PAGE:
THIS weekend's barrage of rain and snow will prolong the spring flood but will not cause significant new problems.
"With the developments of the last 24 hours, it's pretty clear that the weather is a significant factor on our flood-fighting efforts," Manitoba Emergency Measures Minister Steve Ashton told the daily flood briefing Sunday.
"We've been dealing with the dual challenge of significant winds and rain and snow," Ashton said. "It will extend what has already been an extended flood season."
Lake levels will be high into June, Ashton said.
But the storm is not expected to cause significant water-level rises on the Assiniboine River.
Ashton said Manitoba's flood preparations spared heartache and havoc from the storm but nobody should expect to relax yet.
"The majority of our flood preparations did hold, but we're not taking anything for granted. The wind did damage some dikes in the Red River Valley," Ashton said. Fierce winds whipped up swells two-thirds of a metre high and there were whitecaps on the Red.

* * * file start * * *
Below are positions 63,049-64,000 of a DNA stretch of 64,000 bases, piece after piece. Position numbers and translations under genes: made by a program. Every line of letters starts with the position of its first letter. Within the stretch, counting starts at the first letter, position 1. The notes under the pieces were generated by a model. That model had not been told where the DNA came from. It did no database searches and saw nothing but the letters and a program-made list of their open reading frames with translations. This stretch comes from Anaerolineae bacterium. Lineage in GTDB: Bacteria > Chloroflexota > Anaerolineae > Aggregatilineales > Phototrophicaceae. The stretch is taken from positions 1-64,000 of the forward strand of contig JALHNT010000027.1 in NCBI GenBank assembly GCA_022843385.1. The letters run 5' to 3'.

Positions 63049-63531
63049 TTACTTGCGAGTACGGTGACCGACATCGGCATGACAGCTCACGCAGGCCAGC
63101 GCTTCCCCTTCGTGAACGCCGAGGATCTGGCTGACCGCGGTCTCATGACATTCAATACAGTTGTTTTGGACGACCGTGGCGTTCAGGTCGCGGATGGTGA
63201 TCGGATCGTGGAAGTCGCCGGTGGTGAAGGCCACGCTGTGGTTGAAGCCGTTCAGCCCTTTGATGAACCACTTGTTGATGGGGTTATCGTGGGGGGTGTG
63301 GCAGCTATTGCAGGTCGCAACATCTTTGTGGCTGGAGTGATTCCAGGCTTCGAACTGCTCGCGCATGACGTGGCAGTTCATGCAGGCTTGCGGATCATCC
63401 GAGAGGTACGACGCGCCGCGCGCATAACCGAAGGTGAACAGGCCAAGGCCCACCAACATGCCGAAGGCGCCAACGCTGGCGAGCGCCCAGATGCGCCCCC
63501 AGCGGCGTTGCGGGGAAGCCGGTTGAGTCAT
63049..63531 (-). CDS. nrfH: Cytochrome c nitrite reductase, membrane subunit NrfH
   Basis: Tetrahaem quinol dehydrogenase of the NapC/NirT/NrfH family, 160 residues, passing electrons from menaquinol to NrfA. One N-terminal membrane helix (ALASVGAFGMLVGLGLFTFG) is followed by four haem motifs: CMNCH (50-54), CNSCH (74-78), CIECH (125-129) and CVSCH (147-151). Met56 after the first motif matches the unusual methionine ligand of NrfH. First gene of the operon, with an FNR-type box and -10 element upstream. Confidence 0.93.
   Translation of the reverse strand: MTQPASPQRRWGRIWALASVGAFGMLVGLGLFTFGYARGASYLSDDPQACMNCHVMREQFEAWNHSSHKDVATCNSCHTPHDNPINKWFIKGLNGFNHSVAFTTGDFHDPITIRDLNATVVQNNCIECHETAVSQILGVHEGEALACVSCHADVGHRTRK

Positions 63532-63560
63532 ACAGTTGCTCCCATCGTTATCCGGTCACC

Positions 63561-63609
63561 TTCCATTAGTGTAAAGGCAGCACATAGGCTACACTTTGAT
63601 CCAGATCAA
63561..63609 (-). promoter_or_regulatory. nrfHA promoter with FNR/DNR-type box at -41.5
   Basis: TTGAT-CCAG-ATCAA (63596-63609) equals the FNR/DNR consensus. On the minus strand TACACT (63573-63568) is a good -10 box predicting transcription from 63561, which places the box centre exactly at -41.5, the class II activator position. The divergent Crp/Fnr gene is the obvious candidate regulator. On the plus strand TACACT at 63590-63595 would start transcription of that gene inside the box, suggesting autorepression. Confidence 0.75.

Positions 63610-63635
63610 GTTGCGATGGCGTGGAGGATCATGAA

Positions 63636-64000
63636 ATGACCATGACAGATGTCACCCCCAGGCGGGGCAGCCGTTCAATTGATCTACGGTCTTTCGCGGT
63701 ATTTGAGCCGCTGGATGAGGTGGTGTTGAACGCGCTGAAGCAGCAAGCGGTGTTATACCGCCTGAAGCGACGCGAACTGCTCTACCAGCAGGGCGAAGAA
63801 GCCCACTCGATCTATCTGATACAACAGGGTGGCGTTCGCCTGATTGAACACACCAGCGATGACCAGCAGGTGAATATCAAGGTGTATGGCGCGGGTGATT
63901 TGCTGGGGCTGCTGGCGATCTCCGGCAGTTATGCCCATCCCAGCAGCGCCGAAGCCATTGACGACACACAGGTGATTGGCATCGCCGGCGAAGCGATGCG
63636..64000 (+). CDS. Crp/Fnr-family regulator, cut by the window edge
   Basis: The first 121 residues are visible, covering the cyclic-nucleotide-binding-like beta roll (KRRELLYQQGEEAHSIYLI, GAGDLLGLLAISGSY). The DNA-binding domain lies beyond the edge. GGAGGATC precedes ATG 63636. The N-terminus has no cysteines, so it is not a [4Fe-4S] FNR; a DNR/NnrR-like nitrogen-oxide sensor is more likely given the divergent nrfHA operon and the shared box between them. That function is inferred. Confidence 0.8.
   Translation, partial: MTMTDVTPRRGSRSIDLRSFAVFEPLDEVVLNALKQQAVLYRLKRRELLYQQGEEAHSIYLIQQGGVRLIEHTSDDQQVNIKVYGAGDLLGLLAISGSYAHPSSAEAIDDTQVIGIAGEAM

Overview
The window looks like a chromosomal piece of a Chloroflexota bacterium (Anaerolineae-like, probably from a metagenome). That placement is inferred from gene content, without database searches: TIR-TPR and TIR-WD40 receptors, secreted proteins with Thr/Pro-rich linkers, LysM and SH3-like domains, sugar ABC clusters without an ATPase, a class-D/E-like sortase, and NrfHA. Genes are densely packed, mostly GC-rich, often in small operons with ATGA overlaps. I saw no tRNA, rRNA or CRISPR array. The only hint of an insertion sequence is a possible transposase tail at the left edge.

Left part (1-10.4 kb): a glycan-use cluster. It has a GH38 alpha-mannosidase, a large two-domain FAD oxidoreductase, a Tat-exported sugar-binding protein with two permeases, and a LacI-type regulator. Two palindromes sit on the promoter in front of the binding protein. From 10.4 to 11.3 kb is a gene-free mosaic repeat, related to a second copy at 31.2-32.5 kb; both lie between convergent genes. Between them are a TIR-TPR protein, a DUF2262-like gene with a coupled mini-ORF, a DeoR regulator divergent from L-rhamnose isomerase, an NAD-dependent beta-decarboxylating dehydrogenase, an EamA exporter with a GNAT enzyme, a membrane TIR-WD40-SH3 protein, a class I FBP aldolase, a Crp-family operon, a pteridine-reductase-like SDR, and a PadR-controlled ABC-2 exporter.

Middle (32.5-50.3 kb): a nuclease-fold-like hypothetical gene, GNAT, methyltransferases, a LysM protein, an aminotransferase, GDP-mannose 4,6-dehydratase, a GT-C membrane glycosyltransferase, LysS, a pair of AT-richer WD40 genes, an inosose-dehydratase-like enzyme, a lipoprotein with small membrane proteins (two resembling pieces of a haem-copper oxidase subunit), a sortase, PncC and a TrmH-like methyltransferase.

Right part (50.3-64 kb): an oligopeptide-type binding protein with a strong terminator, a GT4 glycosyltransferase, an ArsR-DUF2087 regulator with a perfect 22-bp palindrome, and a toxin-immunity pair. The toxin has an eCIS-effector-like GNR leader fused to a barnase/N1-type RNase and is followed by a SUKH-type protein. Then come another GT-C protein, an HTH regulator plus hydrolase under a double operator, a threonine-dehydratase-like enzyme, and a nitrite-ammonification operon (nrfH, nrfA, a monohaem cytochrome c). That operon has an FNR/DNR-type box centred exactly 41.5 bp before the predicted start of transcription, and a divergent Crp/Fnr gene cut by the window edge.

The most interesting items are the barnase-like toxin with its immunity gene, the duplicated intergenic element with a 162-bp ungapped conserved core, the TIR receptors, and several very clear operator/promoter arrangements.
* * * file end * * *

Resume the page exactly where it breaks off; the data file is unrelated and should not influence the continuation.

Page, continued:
"Keeping the integrity of our dikes is a top priority," Ashton said.
Top flood-fighter Steve Topping and Emergency Measures Organization boss Chuck Sanderson said the main stem of the Red River may experience a more prolonged crest and slower recession, but there will not be an increase in peak water levels.
The peak will pass through Winnipeg from today through Thursday.
In the Souris River Basin, some streams affected by high-elevation snowfall will see another peak.
"It's very clear the Parkland area received the greatest amount of snow. Some areas received up to 50 centimetres of snow and it will have a significant impact on the flood, extending it," Ashton said.
Flood warnings have been issued for the Souris River from Melita and all downstream reaches; the Assiniboine River downstream of the Shellmouth Bridge to Portage la Prairie, the Pipestone Creek, all reaches; Oak Lake and Plum Lake; and Plum Creek to the Souris River, to the town of Souris.